Has pharmacology worked to change the evolutionary direction of humankind? It appears to change the way women select mates.
Work & Life
Everything about flying in America is unpleasant. Americans need to liberate themselves from the human resources regime.
The devil-may-care liveliness of American youth is gone. What have we done to make such a child-poor and child-unfriendly world?
Tom Greene, one of the last living descendants of Nathanael Greene, died last week. His farm was the perfect place for a boy to learn the value of an honest day’s labor and to appreciate history.
There's a lot that distinguishes religious and secular upbringings. But one stands out: Religious kids are generally happier.
Rather than grumble about Halloween and its occasional excesses, we should all cherish the holiday and think of ways to multiply its unique virtues.
Understanding and accepting that toil and death are inevitable should, paradoxically, give us hope and gratitude.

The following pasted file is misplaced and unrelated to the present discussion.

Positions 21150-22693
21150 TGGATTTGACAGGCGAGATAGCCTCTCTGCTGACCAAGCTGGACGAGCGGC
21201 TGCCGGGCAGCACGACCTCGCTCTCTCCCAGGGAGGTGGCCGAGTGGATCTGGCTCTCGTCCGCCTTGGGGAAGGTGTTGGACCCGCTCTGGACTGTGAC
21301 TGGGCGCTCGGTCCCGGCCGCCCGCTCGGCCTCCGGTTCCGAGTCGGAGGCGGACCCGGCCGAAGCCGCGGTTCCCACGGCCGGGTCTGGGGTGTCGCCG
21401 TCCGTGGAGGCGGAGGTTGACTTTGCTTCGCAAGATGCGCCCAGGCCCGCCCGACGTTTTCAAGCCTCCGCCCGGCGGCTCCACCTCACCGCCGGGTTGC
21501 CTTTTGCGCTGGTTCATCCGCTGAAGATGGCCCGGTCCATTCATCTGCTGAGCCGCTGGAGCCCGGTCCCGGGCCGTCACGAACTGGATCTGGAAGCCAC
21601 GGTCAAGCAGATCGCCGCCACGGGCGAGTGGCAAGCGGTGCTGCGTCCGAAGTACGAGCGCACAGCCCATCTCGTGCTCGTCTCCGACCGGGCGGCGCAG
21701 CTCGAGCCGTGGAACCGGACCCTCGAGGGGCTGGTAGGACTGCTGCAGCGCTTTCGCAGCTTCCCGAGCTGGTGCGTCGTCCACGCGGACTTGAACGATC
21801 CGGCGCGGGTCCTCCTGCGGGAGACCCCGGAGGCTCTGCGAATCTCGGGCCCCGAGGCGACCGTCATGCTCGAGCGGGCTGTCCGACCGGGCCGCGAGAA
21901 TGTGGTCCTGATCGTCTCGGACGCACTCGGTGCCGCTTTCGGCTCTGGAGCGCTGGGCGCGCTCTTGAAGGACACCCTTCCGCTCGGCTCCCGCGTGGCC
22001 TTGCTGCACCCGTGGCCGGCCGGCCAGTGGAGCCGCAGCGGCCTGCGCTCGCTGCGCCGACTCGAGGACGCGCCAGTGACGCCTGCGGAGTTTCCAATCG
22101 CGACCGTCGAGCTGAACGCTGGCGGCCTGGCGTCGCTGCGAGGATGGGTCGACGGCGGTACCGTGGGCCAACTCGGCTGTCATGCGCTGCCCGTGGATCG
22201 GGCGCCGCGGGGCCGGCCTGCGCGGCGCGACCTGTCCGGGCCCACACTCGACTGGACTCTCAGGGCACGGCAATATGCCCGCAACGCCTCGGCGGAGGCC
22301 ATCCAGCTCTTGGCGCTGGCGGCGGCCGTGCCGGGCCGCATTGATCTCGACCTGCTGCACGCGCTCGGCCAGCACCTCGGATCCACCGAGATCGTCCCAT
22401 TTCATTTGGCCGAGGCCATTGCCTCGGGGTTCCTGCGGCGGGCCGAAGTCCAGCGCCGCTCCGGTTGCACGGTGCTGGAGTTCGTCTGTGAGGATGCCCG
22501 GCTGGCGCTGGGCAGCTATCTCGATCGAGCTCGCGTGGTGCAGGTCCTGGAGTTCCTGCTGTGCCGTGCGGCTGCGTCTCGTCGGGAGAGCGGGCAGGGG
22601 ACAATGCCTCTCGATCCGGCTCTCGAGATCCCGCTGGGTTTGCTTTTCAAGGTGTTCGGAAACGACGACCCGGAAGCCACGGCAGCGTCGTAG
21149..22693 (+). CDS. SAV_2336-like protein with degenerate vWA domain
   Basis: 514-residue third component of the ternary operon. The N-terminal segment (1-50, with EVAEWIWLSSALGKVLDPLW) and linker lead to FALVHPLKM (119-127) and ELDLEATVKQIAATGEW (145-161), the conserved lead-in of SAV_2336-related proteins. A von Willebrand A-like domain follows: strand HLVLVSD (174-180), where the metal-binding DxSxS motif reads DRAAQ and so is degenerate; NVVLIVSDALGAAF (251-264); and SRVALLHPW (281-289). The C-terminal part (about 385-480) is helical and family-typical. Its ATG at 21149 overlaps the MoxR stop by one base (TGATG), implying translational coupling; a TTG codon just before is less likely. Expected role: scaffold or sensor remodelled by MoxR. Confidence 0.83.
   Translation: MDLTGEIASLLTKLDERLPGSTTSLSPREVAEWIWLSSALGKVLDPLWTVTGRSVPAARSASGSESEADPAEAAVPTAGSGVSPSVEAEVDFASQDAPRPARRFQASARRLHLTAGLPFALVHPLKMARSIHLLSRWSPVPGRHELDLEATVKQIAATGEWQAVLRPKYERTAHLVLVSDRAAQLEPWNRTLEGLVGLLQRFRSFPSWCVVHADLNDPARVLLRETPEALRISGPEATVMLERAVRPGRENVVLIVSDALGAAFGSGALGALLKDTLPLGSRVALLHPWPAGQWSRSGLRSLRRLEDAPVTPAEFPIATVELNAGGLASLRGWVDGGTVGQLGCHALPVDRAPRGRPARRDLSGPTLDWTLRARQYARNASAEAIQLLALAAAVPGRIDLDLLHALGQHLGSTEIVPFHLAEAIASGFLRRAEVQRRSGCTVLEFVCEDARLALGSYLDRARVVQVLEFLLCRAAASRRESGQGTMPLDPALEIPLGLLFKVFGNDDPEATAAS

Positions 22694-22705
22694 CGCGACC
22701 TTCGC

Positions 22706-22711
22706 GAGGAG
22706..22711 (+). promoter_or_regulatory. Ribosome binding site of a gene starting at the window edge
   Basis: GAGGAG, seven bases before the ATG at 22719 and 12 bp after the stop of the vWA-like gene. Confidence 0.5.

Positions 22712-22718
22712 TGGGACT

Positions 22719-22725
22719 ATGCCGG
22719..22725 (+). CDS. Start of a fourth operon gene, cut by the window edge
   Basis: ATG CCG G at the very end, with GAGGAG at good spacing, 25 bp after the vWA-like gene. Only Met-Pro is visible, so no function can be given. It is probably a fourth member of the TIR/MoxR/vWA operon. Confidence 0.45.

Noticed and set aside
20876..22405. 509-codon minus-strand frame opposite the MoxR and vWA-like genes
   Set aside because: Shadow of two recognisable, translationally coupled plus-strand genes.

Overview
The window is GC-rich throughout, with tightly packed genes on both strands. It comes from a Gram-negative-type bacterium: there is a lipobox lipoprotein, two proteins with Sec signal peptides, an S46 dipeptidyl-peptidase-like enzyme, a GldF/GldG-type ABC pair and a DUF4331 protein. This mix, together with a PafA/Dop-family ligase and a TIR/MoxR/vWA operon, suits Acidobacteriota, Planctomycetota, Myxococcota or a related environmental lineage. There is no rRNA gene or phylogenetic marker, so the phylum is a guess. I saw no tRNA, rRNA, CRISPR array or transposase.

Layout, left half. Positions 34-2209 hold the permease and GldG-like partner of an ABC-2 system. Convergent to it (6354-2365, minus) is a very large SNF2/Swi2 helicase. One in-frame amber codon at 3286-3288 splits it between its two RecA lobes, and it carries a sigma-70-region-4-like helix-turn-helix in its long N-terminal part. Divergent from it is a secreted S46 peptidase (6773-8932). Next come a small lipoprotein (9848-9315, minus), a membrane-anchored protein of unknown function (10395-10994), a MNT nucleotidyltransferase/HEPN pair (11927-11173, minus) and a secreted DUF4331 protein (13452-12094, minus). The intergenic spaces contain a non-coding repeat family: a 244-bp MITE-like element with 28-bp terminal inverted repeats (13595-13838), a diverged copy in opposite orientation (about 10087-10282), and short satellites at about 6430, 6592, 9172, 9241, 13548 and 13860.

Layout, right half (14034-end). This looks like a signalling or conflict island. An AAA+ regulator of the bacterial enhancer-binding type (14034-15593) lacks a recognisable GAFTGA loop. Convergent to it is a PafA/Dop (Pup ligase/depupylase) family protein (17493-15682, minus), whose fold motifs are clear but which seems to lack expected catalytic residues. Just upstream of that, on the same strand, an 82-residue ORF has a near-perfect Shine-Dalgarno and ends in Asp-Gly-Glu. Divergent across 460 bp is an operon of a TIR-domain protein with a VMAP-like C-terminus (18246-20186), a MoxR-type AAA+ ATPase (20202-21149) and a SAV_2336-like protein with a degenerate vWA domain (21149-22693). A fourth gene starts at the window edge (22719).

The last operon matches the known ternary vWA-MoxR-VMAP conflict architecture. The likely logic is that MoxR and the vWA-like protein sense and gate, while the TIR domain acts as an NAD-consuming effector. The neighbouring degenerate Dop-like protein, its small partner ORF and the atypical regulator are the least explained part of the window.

I’m not saying all liberals are neurotic, but it appears all neurotics are liberal.
Recharge in places where trust is high. Our cars don't just equal freedom. They help bridge understanding.
Not every positive return is monetary.
Our present crisis: People don't understand the best thing they can do for American society is to lead an individually good life and raise honorable children, not join a protest movement.
The man-child is the enemy of workers, not the voice of the working class.
The back squat—as taxing and technical as a power lift can get—offers a golden opportunity for continuous improvement.
Whether the victor is big tech or big business, whether the vanquished is big labor or big government, bigness is the problem.
“How much ya bench?” is an unavoidable question at many gyms, and the answer can tell us much about the nature of a man under (bench) pressure.
Does the GOP aim to conserve the gross domestic product, or hearth and home?
The tyranny of the metric has led us to be alienated from the many connections and goods that truly make life worth living.
The same strength and determination that built this country will bring us back to prosperity after the pandemic. The hardworking people of this country don’t ask for much—just a fair shot at their American dream.
There are many ways we are working to fix our nation. But that project is doomed to fail if we don’t also work on fixing our neighborhoods.
A wage subsidy is not an elixir. Nevertheless, it would be an important step in the right direction.